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Oldest Egyptian copy of the Bible sold for £3M in London auction

Christie’s, a British auction house, on Tuesday put for auction a collection of Christian liturgical texts written in Coptic, known as “one of the oldest existing copies of the Bible”, fetching £3.06 million ($3.89 million).

The Egyptian manuscript, “Crosby-Schøyen Codex,” dates back to the dawn of Christianity and is considered one of the oldest books currently in existence. It is one of the earliest Christian liturgical manuscripts.

The “Crosby-Schøyen Codex” is written in Coptic on papyrus and dates approximately from 250 to 350 AD. It was written in one of the oldest Christian monasteries. The book, which comprises 104 pages (52 leaves), was copied by a single scribe over 40 years in a monastery in Upper Egypt and was kept behind a glass panel. The manuscript includes the First Epistle of Peter and the Book of Jonah.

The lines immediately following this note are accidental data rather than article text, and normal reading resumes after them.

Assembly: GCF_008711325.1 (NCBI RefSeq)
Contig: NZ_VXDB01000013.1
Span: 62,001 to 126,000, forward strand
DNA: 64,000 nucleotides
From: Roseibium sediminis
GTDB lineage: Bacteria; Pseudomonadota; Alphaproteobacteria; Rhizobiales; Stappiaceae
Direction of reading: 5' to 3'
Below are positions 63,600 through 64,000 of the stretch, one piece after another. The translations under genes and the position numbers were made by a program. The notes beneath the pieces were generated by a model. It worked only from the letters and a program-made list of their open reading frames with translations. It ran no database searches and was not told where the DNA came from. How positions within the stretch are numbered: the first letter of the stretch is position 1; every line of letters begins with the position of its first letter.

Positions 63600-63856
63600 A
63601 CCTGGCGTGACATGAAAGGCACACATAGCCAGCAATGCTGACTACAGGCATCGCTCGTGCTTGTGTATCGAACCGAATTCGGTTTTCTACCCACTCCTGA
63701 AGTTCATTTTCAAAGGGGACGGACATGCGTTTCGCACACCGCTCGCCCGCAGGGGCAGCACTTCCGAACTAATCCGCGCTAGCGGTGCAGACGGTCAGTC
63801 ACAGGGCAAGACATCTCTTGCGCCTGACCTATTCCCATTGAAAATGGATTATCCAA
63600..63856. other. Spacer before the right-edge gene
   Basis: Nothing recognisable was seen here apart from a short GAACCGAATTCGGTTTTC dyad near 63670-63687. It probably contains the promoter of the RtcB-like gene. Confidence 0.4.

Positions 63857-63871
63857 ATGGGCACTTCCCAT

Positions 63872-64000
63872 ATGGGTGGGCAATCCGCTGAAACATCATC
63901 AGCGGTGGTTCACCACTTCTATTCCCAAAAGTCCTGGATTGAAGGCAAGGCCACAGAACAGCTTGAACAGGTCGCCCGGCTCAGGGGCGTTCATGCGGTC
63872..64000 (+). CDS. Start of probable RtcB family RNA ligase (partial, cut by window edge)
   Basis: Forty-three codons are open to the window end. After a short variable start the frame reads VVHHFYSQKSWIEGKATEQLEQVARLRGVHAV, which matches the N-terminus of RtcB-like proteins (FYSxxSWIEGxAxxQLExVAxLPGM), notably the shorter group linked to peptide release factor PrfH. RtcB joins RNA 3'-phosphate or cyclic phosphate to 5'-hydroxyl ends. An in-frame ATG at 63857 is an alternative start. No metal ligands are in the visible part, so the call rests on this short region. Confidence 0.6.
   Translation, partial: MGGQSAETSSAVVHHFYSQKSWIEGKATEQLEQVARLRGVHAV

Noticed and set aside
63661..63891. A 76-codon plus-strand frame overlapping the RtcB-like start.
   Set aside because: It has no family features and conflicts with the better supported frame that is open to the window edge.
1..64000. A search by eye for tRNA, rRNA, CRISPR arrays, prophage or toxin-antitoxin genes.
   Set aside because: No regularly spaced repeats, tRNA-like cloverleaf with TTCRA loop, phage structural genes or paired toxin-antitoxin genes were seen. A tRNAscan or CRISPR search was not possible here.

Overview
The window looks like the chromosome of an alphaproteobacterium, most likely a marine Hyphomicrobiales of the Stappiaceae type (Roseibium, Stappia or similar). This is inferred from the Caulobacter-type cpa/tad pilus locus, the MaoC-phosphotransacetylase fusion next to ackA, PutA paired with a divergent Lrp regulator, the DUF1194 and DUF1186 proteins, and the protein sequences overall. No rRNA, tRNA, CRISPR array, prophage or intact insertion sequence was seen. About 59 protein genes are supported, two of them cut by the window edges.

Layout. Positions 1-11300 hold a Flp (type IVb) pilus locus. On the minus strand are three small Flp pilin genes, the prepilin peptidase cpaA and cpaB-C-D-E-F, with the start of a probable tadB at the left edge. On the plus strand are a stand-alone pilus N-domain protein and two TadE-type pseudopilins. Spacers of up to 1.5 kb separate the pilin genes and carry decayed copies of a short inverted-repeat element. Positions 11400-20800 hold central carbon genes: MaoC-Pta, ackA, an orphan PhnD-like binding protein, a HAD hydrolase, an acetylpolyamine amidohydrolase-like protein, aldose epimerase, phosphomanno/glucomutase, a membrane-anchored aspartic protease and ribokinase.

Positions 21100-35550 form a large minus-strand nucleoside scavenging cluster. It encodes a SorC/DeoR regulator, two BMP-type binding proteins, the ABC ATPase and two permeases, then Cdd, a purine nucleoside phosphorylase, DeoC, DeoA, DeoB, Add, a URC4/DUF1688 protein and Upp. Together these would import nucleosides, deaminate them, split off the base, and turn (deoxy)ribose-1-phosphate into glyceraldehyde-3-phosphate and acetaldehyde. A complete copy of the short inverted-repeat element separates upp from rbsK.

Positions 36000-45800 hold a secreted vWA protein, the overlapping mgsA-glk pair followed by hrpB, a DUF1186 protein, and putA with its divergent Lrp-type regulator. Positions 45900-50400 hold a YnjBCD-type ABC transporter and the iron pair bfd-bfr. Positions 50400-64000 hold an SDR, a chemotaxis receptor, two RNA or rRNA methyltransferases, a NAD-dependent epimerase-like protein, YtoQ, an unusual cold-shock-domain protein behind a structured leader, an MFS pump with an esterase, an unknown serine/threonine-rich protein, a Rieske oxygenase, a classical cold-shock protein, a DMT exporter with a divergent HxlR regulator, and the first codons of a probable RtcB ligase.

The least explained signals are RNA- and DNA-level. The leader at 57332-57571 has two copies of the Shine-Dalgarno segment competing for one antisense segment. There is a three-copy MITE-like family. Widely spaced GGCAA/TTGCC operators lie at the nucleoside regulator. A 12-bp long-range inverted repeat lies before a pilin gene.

The manuscript was discovered in Egypt in the 1950s and was acquired by the University of Mississippi, where it was kept until 1981. It was obtained by Norwegian manuscript collector Martin Schøyen in 1988, who is now auctioning it along with other notable items from his private collection, one of the largest private manuscript collections in the world.

However, the amount for which the manuscript was sold is far from the record figures reached by some other ancient manuscripts, such as the “Codex Sassoon,” the oldest Hebrew Bible, which sold last year for over $38 million at a Sotheby’s auction in New York.

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